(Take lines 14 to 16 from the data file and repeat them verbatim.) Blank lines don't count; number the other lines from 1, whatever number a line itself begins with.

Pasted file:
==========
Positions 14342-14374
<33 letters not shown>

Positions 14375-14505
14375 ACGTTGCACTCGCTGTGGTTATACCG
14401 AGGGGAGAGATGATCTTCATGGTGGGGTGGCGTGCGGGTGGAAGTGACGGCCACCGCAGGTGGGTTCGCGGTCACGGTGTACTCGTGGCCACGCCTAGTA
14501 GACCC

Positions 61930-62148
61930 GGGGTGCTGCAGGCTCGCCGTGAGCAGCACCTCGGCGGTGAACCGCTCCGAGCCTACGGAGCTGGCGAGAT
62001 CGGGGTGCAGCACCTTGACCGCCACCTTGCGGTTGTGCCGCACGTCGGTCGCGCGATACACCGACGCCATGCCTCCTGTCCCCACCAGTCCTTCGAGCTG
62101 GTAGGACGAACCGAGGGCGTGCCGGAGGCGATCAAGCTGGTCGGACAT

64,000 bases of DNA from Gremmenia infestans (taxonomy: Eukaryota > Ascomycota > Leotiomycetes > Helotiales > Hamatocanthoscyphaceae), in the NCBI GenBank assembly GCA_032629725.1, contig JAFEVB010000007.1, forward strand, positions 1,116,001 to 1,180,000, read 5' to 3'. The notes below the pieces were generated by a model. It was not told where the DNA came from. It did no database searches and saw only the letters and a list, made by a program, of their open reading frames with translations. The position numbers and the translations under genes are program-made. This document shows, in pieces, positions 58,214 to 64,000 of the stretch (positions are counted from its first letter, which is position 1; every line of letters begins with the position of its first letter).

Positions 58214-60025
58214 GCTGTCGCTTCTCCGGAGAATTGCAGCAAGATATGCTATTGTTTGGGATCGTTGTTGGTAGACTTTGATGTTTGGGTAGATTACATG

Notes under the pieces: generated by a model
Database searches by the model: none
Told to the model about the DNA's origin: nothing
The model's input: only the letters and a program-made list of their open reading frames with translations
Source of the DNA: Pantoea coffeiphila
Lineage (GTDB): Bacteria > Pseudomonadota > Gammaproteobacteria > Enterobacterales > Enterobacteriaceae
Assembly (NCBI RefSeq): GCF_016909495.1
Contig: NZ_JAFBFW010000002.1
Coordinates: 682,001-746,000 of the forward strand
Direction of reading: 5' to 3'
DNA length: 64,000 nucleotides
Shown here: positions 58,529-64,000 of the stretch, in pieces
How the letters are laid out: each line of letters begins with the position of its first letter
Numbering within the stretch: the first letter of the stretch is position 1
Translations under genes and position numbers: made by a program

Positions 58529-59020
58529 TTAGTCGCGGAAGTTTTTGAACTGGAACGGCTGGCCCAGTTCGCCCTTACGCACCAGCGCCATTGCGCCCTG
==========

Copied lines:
Notes under the pieces: generated by a model
Database searches by the model: none
Told to the model about the DNA's origin: nothing